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The need for mental health today is loosely determined by behavior. Meaning there are no concrete ways to know when a person should seek help, so each individual defines that on their own. Once in therapy, the most common method of working through issues is to discuss the person’s thoughts to help them correct those that are unhelpful and modify them to be more constructive. While considering behavior and thoughts are key, I believe that this all misses the fundamental cause of mental health issues: emotions.

How Do You Define Emotions?

Emotions – or more accurately, the physical sensations we experience or lack thereof – are what I have found to be the root cause of all mental health issues. As I see it, our subconscious makes errors as it recognizes patterns or fails to do so and either causes feelings when we don’t need them or doesn’t cause them when we do.

Further, I have found this to occur around what I refer to as the four social emotions; guilt, shame, fear, and worry. In other words, our under or over experiencing guilt, shame, fear, and worry causes us to give an incorrect meaning to how we interpret reality. This scheme provides numerous benefits. First, we have associated typical situations associated with these misleading feelings.

For example, we know that a person who has been physically abused walks around feeling bad and under-experienced guilt, so they’re being judgmental, and lashing out at others is typical. This adds a profound ability to do something that is not done today; calling out the behavior of others.

Also, as I have determined the origins of these pattern mishaps, so you can focus on the dynamics of your past that lead to your incorrect responses. Like when a person is dominant and you don’t stick up for yourself. Further, this knowledge can be distributed so everyone would have a common vocabulary to use as well as standardize the system/process since it all starts with the same root causes.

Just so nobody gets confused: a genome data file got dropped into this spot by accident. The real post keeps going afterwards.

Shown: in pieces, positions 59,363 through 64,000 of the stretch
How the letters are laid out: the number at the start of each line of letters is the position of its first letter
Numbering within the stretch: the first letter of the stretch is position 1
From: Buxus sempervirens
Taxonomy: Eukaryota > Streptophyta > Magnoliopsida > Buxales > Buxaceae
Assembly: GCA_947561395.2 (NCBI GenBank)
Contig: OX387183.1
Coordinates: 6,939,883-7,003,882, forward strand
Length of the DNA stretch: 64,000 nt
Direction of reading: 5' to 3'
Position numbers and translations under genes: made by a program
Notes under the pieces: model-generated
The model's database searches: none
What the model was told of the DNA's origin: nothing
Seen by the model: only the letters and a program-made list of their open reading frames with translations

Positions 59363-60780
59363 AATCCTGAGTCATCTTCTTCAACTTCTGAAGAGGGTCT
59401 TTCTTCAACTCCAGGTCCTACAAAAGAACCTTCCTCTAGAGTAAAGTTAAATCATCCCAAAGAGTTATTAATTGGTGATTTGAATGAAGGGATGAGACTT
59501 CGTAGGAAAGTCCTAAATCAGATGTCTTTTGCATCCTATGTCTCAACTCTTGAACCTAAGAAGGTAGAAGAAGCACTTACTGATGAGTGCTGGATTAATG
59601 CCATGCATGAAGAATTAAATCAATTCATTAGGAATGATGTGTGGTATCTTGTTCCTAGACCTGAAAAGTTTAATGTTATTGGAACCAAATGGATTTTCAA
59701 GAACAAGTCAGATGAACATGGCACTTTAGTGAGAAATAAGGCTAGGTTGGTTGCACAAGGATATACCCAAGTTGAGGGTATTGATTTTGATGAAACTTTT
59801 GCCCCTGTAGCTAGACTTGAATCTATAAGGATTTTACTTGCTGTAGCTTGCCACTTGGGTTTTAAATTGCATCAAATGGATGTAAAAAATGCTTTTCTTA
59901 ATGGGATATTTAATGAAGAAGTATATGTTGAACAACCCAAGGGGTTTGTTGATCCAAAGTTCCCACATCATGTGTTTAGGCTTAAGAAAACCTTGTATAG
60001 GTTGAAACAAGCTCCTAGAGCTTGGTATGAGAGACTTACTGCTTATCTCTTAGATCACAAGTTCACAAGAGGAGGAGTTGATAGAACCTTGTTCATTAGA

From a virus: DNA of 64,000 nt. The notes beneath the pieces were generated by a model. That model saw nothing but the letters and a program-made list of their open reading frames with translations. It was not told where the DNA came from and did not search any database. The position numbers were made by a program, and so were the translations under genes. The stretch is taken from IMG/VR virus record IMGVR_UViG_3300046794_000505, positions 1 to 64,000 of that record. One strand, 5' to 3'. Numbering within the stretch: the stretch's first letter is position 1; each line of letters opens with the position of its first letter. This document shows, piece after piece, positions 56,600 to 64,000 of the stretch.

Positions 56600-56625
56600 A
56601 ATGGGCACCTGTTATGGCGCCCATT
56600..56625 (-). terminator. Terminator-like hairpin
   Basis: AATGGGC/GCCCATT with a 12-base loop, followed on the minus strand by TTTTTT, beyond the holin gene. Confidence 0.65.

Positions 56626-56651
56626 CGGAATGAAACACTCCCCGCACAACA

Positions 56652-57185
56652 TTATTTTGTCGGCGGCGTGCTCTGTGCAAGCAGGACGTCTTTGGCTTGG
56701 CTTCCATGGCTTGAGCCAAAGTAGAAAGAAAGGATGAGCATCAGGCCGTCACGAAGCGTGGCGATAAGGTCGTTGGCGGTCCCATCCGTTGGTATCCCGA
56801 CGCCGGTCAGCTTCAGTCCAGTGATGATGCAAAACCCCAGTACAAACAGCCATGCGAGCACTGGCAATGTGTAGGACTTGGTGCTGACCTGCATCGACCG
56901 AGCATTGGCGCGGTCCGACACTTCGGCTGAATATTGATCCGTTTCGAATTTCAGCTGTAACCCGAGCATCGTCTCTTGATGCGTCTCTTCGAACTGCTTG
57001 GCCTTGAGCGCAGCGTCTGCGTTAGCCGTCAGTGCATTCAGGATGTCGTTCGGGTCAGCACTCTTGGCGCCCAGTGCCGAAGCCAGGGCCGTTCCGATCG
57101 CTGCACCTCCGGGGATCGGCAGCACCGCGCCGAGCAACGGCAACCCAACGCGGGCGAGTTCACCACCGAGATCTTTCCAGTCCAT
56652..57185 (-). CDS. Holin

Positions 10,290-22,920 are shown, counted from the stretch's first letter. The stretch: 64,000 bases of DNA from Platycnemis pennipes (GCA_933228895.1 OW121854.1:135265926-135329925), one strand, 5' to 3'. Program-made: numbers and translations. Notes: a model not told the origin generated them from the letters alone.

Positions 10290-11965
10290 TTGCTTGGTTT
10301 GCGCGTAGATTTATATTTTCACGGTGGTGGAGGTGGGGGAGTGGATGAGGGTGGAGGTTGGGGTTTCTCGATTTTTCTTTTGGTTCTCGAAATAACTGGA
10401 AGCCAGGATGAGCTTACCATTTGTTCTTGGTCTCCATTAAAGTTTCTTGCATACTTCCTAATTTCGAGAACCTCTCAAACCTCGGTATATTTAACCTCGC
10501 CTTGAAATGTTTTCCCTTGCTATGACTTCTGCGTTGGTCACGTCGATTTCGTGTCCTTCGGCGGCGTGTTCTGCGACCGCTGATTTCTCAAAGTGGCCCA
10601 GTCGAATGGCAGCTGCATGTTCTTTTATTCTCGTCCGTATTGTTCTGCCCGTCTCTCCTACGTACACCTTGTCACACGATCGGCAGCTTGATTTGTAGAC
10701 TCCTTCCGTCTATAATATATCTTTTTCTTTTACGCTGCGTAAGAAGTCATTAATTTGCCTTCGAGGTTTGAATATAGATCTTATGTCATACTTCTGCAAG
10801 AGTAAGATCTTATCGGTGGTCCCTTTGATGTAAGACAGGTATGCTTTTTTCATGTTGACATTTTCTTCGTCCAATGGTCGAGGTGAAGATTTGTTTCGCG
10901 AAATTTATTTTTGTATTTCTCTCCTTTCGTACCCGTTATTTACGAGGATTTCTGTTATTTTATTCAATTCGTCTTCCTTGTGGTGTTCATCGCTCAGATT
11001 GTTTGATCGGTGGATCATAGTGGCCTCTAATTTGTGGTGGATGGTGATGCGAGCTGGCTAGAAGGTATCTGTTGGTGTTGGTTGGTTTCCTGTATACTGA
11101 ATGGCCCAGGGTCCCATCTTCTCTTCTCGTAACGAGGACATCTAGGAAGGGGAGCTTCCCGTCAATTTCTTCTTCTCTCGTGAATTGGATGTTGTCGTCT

In fact, the modification system – how you affect change in a person – can become a public/shared process which is really as it should be. This is because I use non-stigmatized phrases that are quantitative versus qualitative.

To enable all the above, original terminology has been developed and, in some cases, unique definitions of words have been created to clear up any ambiguity.

Finally, we define behavior that is abusive, and therefore never justified, as well as that which is undesirable and, therefore, should be mitigated. All in all, it is common sense and really self-evident system for enabling people to manage behavior, that of theirs as well as that of others.

There’s more to it than that, but that should give you some general idea as to how my approach differs from the existing schemes. I invite you to visit my site for more details and to give me whatever feedback you feel is appropriate. You can find it at

Regardless of your opinion, I hope that you find at least some of my commentary to be useful. Managing behavior needs to be a power that is returned to the community, now more than ever. More importantly, emotional wellness should be free, and this is a way for us to do that.

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